For the folks at Gesu Parish in Miami, FL.
“Lord, if my brother sins against me, how often must I forgive?”
It’s hard not to see some providence in the fact that Peter’s question falls on the tenth anniversary of the tragic attacks on the World Trade Center. And in this context, Jesus’ uncompromising response becomes especially provocative—“Not seven times, but seventy-seven times.” Though many since 9/11 have attacked Christianity on the grounds that religion fosters violence and hate; today’s Gospel, ironically, exposes the faith to the exact opposite charge—that it is too longsuffering and too impractical for the “real world.”
The exact opposite is, of course, true. In today’s Gospel, Jesus insists that that we respond to sin with endless forgiveness, because it is the only realistic response. In order see how this is true, however, we must talk about 1) what forgiveness isn’t and 2) and how prayer makes forgiveness possible.
1) What forgiveness isn’t is pretty will summed up in the old rule: “Hate the sin; love the sinner.” This rule implies that forgiveness isn’t simply ignoring sin or “making believe” all is right with the world. Quite the opposite: it supposes that wrongdoing and injustice are real, and that we have a duty to oppose them. Jesus emphasized this duty to “hate” sin in last week’s Gospel when He left instructions on fraternal correction. Even though we love the wayward brother, we still attempt to set him straight.
This rule of thumb also allows us to mark out two kinds of anger—one good and the other bad. The good kind of anger hates sin; it mobilizes itself against injustice and wrongdoing. Such anger represents a God-given desire to eliminate injustice wherever we see it. In fact, this is the kind of anger that Scripture attributes to God as a figure of his absolute opposition to sin and evil.
The bad kind of anger is on display in our first reading. The Book of Sirach describes the “vengeful” man, “the sinner” who “hugs … tight” his anger, the person who “nourishes” wrath in his heart. The description implies that anger becomes sinful when it a) aims at personal revenge (that is, seeks evil for another) and b) is deliberately nourished in the heart. We can recognize this bad anger because it tends to consume us. It enters our fantasy life. We find ourselves plotting our revenge, rehearsing that frosty gesture, preparing that devastating comeback. Basically, we begin to rejoice inwardly in the prospect of another’s misfortune.
In this respect, we might also think here think of the riotous celebrations that followed the announcement of Bin Laden’s death. Were these embodying the happiness of justice restored, or of revenge satisfied?
2) But this distinction alone does not resolve every difficulty. What if we find ourselves–almost against our will–“hugging tight” that anger? Anger at our abusive or manipulative parent … anger at our ex-husband or –wife … anger at God after the loss of a loved one? What if we can’t let go?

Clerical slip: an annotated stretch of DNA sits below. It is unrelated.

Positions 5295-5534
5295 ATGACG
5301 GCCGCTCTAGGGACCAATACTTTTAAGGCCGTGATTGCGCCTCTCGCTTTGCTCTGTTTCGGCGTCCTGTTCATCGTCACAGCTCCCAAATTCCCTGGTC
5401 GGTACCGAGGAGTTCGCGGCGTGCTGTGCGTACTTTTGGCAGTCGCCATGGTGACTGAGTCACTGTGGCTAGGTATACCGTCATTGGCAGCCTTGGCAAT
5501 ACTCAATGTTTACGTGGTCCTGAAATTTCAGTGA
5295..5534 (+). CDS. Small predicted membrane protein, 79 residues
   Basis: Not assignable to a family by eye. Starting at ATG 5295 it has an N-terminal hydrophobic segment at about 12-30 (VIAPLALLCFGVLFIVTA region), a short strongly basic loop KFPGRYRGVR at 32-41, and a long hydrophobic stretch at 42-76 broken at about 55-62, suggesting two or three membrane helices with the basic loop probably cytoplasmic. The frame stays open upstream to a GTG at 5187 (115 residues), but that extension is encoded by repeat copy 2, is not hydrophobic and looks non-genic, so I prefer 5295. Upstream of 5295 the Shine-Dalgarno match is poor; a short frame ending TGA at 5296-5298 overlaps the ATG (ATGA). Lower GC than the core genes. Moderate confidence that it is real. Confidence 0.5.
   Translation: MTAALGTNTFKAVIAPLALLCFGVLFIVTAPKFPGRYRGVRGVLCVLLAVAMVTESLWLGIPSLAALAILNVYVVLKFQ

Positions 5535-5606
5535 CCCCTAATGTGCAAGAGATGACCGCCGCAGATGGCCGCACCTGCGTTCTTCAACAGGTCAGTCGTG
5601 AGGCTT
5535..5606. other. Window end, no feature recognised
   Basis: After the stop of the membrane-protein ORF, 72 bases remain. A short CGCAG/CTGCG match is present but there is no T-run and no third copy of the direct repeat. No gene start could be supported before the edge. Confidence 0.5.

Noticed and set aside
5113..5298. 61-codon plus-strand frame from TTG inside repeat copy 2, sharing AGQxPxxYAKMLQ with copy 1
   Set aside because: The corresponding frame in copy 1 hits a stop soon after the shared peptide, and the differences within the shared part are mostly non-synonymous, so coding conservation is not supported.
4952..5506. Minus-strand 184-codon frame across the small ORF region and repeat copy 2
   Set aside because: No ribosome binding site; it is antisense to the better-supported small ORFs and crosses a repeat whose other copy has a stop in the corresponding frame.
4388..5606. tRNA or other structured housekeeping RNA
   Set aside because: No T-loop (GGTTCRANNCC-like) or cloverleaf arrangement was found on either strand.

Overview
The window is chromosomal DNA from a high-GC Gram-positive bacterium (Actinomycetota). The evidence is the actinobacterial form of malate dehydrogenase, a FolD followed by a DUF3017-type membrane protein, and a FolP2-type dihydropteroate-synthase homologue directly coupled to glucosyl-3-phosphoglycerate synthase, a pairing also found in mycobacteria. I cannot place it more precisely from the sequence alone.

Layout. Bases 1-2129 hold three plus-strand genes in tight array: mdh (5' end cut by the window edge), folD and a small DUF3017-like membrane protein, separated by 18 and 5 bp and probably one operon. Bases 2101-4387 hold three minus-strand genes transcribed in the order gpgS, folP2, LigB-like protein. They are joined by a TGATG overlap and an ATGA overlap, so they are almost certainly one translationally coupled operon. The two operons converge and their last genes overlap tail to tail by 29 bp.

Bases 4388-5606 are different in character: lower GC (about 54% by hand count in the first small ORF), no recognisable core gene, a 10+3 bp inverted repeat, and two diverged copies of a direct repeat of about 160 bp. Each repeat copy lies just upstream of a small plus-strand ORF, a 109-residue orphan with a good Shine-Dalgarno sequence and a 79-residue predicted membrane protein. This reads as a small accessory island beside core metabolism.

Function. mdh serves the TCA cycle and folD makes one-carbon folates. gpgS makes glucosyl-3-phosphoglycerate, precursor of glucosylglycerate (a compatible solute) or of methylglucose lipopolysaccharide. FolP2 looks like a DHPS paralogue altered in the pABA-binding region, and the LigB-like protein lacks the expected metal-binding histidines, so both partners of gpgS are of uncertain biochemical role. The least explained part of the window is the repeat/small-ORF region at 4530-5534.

The solution that Jesus proposes in today’s Gospel is no quick fix. Jesus simply invites us to take on His own perspective, to enter gradually into the “real world.” And for Christ, the most basic feature of the “real world” is the goodness of his Father. Accordingly, the most outstanding fact of our lives should be the “huge amount” that we all owe the Father for our very existence and for our redemption. When we are habitually conscious God’s goodness, when we regularly feel the weight of everything He has given and forgiven us, the wrong that our brother had done against us comes to appear a “much smaller amount.”
This perspective can only become habitual for us through fervent prayer. For the sake of example, I know a man who discovered that his coworkers were lying about him behind his back to cover up their own mistakes. He felt betrayed. He grew angry. He began to notice that violent and vengeful thoughts were disturbing his prayer time in the morning. He even began to develop headaches. Being a prayerful man, he decided to ask the Lord to show him how to deal with his anger. When he did so, he received an image: he saw himself striking Jesus, Jesus on the Cross. Jesus, for his part, was patiently asking, “Why do you want to strike me?” As soon as Christ reminded him of all that He had forgiven him, the man’s perspective shifted; the quality of his anger began to change. He continued to fight the injustice present in his workplace, but he received the grace to separate the sinners from the sin. A certain peace returned to his life.
“Hate the sin; love the sinner.” Such a rule turns out to be the realistic response to sin and injustice. For only in this way do we renounce our claim to vengeance—both personally and nationally—without abandoning our claim to truth and justice. Yet putting this rule into practice depends on the experience of having been forgiven by Him to whom we owe everything. Hence, the more a culture loses contact with this experience, the more it separates itself from wellspring of forgiveness, and the more it makes itself unfit for the “real world.”